Ruth and Naomi – Ruth 1:1-22; 2:1-16 (NLT)
In the days when the judges ruled in Israel, a severe famine came upon the land. So a man from Bethlehem in Judah left his home and went to live in the country of Moab, taking his wife and two sons with him. The man’s name was Elimelech, and his wife was Naomi. Their two sons were Mahlon and Kilion. They were Ephrathites from Bethlehem in the land of Judah. And when they reached Moab, they settled there.
Then Elimelech died, and Naomi was left with her two sons. The two sons married Moabite women. One married a woman named Orpah, and the other a woman named Ruth. But about ten years later, both Mahlon and Kilion died. This left Naomi alone, without her two sons or her husband.
Then Naomi heard in Moab that the Lord had blessed his people in Judah by giving them good crops again. Naomi and her daughters-in-law got ready to leave Moab to return to her homeland. With her two daughters-in-law she set out from the place where she had been living, and they took the road that would lead them back to Judah. But on the way, Naomi said to her two daughters-in-law, “Go back to your mothers’ homes. And may the Lord reward you for your kindness to your husbands and to me. May the Lord bless you with the security of another marriage.” Then she kissed them good-bye, and they all broke down and wept. “No,” they said. “We want to go with you to your people.”
But Naomi replied, “Why should you go on with me? Can I still give birth to other sons who could grow up to be your husbands? No, my daughters, return to your parents’ homes, for I am too old to marry again. And even if it were possible, and I were to get married tonight and bear sons, then what? Would you wait for them to grow up and refuse to marry someone else? No, of course not, my daughters! Things are far more bitter for me than for you, because the Lord himself has raised his fist against me.”
And again they wept together, and Orpah kissed her mother-in-law good-bye. But Ruth clung tightly to Naomi. “Look,” Naomi said to her, “your sister-in-law has gone back to her people and to her gods. You should do the same.” But Ruth replied, “Don’t ask me to leave you and turn back. Wherever you go, I will go; wherever you live, I will live. Your people will be my people, and your God will be my God. Wherever you die, I will die, and there I will be buried. May the Lord punish me severely if I allow anything but death to separate us!”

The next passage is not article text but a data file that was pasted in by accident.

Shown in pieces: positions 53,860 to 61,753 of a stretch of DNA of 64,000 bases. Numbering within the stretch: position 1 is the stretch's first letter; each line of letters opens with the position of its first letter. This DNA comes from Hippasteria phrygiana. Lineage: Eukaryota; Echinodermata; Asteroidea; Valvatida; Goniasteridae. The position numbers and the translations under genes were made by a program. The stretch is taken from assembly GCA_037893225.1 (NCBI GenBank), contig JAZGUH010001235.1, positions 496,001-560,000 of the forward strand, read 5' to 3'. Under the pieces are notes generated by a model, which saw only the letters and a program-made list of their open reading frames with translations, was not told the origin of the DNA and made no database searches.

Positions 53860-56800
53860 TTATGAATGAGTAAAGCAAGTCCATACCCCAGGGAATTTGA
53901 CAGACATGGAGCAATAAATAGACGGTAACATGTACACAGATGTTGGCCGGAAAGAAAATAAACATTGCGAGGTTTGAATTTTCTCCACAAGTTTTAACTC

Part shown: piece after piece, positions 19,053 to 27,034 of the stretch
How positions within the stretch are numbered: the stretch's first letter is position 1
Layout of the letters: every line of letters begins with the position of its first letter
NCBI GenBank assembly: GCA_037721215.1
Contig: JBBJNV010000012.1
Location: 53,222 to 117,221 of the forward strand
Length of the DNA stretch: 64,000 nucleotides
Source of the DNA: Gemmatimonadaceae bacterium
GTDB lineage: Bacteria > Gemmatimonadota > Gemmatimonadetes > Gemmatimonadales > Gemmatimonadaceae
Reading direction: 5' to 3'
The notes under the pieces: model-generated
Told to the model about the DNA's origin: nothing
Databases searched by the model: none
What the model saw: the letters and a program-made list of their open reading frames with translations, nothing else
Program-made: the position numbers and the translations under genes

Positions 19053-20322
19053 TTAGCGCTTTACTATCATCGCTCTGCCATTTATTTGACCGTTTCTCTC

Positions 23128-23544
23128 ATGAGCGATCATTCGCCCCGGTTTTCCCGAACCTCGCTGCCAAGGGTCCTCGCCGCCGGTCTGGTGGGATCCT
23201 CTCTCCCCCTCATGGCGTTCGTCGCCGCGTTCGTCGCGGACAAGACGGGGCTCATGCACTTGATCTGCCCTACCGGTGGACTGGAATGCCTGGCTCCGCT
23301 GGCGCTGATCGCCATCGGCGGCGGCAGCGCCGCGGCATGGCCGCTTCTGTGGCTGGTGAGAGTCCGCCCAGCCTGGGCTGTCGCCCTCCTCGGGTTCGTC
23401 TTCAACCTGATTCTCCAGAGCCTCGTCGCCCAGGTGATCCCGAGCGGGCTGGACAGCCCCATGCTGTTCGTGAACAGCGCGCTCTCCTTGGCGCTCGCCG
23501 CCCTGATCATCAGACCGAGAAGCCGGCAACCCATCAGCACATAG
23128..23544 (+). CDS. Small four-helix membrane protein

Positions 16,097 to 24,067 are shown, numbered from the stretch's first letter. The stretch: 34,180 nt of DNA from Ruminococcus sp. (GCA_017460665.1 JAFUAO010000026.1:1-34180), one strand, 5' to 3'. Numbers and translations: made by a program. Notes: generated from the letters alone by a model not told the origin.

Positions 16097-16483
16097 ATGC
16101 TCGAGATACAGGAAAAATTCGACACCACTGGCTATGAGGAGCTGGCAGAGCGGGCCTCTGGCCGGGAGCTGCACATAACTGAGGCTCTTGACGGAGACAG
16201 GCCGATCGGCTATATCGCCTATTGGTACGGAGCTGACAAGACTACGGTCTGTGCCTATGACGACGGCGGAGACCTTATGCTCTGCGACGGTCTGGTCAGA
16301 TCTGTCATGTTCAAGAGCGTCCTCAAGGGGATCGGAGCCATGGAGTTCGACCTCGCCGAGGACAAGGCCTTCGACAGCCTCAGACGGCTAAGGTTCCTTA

When Naomi saw that Ruth was determined to go with her, she said nothing more. So the two of them continued on their journey. When they came to Bethlehem, the entire town was excited by their arrival. “Is it really Naomi?” the women asked. “Don’t call me Naomi,” she responded. “Instead, call me Mara, for the Almighty has made life very bitter for me. I went away full, but the Lord has brought me home empty. Why call me Naomi when the Lord has caused me to suffer and the Almighty has sent such tragedy upon me?”
So Naomi returned from Moab, accompanied by her daughter-in-law Ruth, the young Moabite woman. They arrived in Bethlehem in late spring, at the beginning of the barley harvest. Now there was a wealthy and influential man in Bethlehem named Boaz, who was a relative of Naomi’s husband, Elimelech.
One day Ruth the Moabite said to Naomi, “Let me go out into the harvest fields to pick up the stalks of grain left behind by anyone who is kind enough to let me do it.” Naomi replied, “All right, my daughter, go ahead.” So Ruth went out to gather grain behind the harvesters. And as it happened, she found herself working in a field that belonged to Boaz, the relative of her father-in-law, Elimelech. While she was there, Boaz arrived from Bethlehem and greeted the harvesters. “The Lord be with you!” he said. “The Lord bless you!” the harvesters replied.
Then Boaz asked his foreman, “Who is that young woman over there? Who does she belong to?” And the foreman replied, “She is the young woman from Moab who came back with Naomi. She asked me this morning if she could gather grain behind the harvesters. She has been hard at work ever since, except for a few minutes’ rest in the shelter.”
Boaz went over and said to Ruth, “Listen, my daughter. Stay right here with us when you gather grain; don’t go to any other fields. Stay right behind the young women working in my field. See which part of the field they are harvesting, and then follow them. I have warned the young men not to treat you roughly. And when you are thirsty, help yourself to the water they have drawn from the well.”
Ruth fell at his feet and thanked him warmly. “What have I done to deserve such kindness?” she asked. “I am only a foreigner.” “Yes, I know,” Boaz replied. “But I also know about everything you have done for your mother-in-law since the death of your husband. I have heard how you left your father and mother and your own land to live here among complete strangers. May the Lord, the God of Israel, under whose wings you have come to take refuge, reward you fully for what you have done.” “I hope I continue to please you, sir,” she replied. “You have comforted me by speaking so kindly to me, even though I am not one of your workers.”
At mealtime Boaz called to her, “Come over here, and help yourself to some food. You can dip your bread in the sour wine.” So she sat with his harvesters, and Boaz gave her some roasted grain to eat. She ate all she wanted and still had some left over. When Ruth went back to work again, Boaz ordered his young men, “Let her gather grain right among the sheaves without stopping her. And pull out some heads of barley from the bundles and drop them on purpose for her. Let her pick them up, and don’t give her a hard time!”